UC San Diego Engineers create a high performance all-solid-state battery with a pure-silicon anode. The battery uses both a solid-state electrolyte and an all-silicon anode, creating a silicon all-solid-state battery. Tests show that the new battery is safe, long lasting, and energy dense, holding promise for a wide range of applications from grid storage to electric vehicles.
1) The all solid-state battery consists of a cathode composite layer, a sulfide solid electrolyte layer, and a carbon free micro-silicon anode. 2) Before charging, discrete micro-scale Silicon particles make up the energy dense anode. During battery charging, positive Lithium ions move from the cathode to the anode, forming a stable 2D interface. 3) As more Lithium ions move into the anode, it reacts with micro-Silicon to form interconnected Lithium-Silicon alloy (Li-Si) particles. The reaction propagates throughout the electrode. 4) The reaction causes expansion and densification of the micro-Silicon particles, forming a dense Li-Si alloy electrode.
Credit: University of California San Diego
The energy density of silicon anodes is 10x greater than graphite anodes used in today’s commercial lithium ion batteries. However, they expand and contract as the battery charges and discharges, and they degrade with liquid electrolytes. The team’s findings, published in Science provides a promising path forward for all-silicon-anodes, thanks to the right electrolyte.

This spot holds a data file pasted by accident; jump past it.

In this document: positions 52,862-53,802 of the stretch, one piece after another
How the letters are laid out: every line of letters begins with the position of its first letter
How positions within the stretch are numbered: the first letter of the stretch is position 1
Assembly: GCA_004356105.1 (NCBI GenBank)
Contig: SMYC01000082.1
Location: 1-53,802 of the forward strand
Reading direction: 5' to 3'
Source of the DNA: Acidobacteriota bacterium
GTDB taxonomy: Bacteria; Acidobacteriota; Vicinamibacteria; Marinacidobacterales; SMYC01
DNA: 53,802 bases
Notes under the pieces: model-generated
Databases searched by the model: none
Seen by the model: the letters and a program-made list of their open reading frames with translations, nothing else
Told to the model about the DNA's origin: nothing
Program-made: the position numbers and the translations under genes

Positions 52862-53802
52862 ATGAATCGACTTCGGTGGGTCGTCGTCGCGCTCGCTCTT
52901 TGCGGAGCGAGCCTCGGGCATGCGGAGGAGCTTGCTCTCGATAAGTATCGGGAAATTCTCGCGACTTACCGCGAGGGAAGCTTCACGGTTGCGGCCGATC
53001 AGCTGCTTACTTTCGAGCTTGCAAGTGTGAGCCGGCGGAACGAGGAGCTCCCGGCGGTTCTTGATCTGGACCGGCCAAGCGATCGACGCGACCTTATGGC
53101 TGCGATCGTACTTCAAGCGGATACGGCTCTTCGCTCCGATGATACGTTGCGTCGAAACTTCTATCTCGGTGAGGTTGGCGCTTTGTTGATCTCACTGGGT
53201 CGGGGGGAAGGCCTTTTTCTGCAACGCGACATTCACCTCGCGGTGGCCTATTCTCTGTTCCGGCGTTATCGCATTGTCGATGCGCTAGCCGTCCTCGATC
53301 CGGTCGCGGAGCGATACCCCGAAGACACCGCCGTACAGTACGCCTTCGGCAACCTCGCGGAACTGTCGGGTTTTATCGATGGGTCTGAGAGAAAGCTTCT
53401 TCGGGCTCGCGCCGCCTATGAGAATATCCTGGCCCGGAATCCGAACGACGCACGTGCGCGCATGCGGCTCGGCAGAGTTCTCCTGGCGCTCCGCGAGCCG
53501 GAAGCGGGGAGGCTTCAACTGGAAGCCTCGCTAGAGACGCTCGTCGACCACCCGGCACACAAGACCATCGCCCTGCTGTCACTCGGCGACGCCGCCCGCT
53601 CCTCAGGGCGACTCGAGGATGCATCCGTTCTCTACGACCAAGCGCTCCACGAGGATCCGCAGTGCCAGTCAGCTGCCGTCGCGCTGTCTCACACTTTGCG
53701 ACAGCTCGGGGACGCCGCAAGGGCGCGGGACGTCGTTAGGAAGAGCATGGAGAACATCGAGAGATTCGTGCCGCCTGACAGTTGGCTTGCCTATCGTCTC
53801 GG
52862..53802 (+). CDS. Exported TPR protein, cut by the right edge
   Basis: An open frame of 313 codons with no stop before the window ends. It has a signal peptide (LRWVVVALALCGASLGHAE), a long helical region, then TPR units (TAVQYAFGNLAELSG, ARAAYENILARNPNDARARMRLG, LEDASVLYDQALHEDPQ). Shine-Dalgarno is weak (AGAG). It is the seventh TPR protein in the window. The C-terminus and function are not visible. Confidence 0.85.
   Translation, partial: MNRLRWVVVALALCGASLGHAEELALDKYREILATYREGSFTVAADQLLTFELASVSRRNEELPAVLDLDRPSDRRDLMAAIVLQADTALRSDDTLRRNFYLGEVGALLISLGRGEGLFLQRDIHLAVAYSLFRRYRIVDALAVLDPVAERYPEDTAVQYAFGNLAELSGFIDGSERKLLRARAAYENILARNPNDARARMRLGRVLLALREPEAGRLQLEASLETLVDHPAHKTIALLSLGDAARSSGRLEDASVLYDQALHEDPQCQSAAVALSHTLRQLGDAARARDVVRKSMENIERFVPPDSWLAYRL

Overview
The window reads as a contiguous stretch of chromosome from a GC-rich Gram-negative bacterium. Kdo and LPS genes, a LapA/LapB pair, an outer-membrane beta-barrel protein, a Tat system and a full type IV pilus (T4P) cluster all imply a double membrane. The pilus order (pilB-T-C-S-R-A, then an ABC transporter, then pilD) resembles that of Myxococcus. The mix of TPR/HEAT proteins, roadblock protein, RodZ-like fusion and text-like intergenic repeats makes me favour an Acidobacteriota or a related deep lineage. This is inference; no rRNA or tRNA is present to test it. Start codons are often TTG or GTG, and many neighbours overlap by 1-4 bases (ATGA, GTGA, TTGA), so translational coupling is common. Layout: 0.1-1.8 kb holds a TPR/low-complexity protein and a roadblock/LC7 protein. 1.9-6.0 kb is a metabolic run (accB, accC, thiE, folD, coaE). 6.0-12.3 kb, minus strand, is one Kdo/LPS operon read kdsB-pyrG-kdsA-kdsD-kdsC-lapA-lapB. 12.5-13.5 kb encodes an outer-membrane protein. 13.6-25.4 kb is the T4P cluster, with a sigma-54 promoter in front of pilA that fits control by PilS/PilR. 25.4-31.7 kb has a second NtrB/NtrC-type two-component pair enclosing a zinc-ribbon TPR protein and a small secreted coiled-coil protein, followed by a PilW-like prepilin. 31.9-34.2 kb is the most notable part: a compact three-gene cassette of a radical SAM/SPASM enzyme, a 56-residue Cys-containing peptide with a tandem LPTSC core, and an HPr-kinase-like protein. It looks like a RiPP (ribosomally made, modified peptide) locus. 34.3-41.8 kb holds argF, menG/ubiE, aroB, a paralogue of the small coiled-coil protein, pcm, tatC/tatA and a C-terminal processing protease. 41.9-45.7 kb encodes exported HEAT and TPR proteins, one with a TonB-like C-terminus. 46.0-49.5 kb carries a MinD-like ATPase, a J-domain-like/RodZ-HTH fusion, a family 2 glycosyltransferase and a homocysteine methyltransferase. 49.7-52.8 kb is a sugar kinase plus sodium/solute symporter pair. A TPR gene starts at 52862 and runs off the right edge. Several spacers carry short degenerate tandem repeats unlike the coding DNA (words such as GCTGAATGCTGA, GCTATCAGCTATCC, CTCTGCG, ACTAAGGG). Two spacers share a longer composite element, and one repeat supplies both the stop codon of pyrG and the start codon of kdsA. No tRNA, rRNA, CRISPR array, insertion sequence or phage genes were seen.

The team demonstrated a laboratory scale full cell that delivers 500 charge and discharge cycles with 80% capacity retention at room temperature, which represents exciting progress for both the silicon anode and solid state battery communities.
The team eliminated the carbon and the binders that went with all-silicon anodes and micro-silicon, which is less processed and less expensive than nano-silicon. The team also removed the liquid electrolyte and used a sulfide-based solid electrolyte and found that this solid electrolyte is extremely stable in batteries with all-silicon anodes.
Darren H. S. Tan, the first author on the Science paper is the CEO and cofounder of a startup, UNIGRID Battery, that has licensed the technology for silicon all solid-state batteries. Related fundamental work will continue at UC San Diego, including additional research collaboration with LG Energy Solution.
Original Release: Eureka Alert